The end of the telephone monopoly is set for 1998 and both VEBA and RWE aim to become major private competitors of the ‘Deutsche Telekom’. VEBA AG and RWE AG merge their domestic telecommunications business into ‘o.tel.o Communications’, a joint venture based in Düsseldorf. During the course of the year, the company is able to increase its share in ‘E-Plus’, the mobile phone company, to a majority stake.
In an indirect way VEW is able to expand its gas business. The monopolies commission has reservations about the originally planned merger of VEW and WFG. So both companies set up the new company WGV, ‘Westfälische Gasversorgung AG & Co. KG’. WGV then takes over gas purchasing and transport operations from WFG and VEW Energie. In January 2000, WGV is amalgamated by WFG. At this point VEW AG holds the majority share in the enlarged WFG and integrates the company into the group as the fifth management company.
After several years of wrangling, the multiple voting rights criticized by analysts and investors, are eliminated at no cost to RWE: the municipal shareholders sell their multiple voting rights to preference shareholders who thereby convert their non-voting shares into voting common shares. Following determination of the conversion premium by a bookbuilding process in April, 135 million preference shares are converted into common shares until June 25. The local authorities now control 30 per cent of the votes.
The reorganisation process in the group division Waste Management, underway since mid-1997, comes to a close. Under the new name of Environmental Services and the renaming of ‘RWE Entsorgung AG’ in ‘RWE Umwelt AG’, the company now focuses on four business lines: Waste Disposal and Recycling Germany, Waste Disposal and Recycling International, Environmental Consulting and Water/Waste Water.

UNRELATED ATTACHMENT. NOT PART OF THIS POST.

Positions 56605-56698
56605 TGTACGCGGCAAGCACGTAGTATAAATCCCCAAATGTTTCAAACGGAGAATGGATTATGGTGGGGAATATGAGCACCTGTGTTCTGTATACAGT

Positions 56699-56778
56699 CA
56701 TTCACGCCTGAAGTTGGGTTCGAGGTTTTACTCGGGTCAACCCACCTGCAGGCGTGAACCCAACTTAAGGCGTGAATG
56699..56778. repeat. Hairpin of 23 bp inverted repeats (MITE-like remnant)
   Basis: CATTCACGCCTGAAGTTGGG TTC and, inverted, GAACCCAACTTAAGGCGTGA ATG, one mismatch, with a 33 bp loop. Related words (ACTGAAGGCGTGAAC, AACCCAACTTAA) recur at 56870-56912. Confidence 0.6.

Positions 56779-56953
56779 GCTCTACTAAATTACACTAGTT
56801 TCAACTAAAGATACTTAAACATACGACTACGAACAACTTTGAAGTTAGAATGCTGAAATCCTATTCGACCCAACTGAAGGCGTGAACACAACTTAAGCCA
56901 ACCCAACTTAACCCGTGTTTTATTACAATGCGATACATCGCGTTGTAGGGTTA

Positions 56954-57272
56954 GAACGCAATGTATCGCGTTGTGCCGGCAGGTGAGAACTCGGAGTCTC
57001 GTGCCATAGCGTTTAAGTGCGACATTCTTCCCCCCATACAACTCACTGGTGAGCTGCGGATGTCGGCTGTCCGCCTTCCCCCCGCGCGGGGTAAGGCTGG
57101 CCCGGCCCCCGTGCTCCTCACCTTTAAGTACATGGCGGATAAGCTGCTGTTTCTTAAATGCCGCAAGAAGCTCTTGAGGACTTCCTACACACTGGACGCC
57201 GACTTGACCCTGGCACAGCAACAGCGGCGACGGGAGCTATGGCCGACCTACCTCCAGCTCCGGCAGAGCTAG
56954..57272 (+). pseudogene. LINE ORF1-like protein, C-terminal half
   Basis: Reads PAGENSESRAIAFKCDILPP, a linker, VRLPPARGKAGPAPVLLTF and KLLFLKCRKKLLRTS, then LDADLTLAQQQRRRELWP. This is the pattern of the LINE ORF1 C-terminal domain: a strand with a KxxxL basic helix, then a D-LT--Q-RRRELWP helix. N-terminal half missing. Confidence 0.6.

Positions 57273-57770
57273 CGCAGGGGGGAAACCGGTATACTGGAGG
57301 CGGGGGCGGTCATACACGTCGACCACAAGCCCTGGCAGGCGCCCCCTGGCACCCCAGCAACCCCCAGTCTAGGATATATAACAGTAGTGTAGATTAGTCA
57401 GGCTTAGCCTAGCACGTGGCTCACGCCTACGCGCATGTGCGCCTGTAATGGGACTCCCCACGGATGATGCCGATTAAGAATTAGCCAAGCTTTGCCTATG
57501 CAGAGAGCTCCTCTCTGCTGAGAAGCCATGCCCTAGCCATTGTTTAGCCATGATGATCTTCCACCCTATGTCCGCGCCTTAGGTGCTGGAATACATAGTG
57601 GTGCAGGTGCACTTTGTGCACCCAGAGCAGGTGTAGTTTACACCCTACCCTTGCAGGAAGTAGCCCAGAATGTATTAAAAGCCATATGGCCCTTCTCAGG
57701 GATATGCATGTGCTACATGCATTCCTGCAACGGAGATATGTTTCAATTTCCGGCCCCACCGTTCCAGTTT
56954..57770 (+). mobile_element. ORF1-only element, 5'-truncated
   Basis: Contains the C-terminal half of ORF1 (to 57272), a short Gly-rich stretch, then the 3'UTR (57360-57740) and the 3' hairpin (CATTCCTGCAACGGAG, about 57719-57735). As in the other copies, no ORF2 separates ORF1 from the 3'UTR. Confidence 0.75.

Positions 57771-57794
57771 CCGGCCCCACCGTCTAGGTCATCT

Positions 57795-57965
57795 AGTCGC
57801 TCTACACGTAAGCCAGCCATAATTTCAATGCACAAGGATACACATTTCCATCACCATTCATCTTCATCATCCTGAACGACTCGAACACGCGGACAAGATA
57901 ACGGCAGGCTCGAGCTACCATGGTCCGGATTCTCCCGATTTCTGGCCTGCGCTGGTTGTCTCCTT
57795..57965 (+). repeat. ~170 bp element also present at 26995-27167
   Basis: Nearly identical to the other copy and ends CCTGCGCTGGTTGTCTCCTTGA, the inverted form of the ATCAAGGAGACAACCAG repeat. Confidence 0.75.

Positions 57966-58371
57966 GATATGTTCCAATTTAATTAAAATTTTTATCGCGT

DEMINEX’ drilling operations and production work are shared out between its associated companies. DEMINEX, ‘Deutsche Erdölversorgungs-GmbH’, was set up in 1969 on the instigation of the German Federal Government. RWE-DEA now takes over the majority holding in former Deminex operations in Norway and Egypt and in the future increases efforts to locate mineral oil and natural gas.
After the market opening at the beginning of 1998, the German telecommunications market becomes subject to fierce competition. Prices and margins suffer a dramatic fall. At the same time, the liberalization of the European energy market also heralds a radical repositioning in traditional fields of RWE activity. So in the summer of 1999, operations and resources are reorganized and refocused on the core business of power generation and energy-related services. Under the framework of this ‘Multi Utility/Multi Energy Concept’, the goal is to maintain a competitive edge in the long-term.
Against this background, RWE and VEBA part from major interests in telecommunications during the course of the year. Landline operations and the brand name ‘o.tel.o’ are sold to ‘Mannesmann Arcor’, the cable business operated by the o.tel.o-subsidiary ‘TeleColumbus’ is sold to the Deutsche Bank-subsidiary DB Investor. In October, RWE and VEBA finally sell their majority holdings in E-Plus, the mobile phone supplier, to France Telecom.
RWE Energie expands its operations in the energy trade. The company sets up RWE Energy Trading Limited in London which by the end of the year handles electricity in physical terms and trades with other power sources such as coal, oil and gas in derivatives. The traders in London get back office support from RWE Energie in Essen which is also responsible for risk controlling.
RWE participates in the partial privatisation of BWB, the Berlin water suppliers within a consortium. The consortium acquires a 49.9 percent share in the ‘Berliner Wasserbetriebe’ which provides drinking water for 3.5 million people within Berlin and wastewater services for 3.9 million.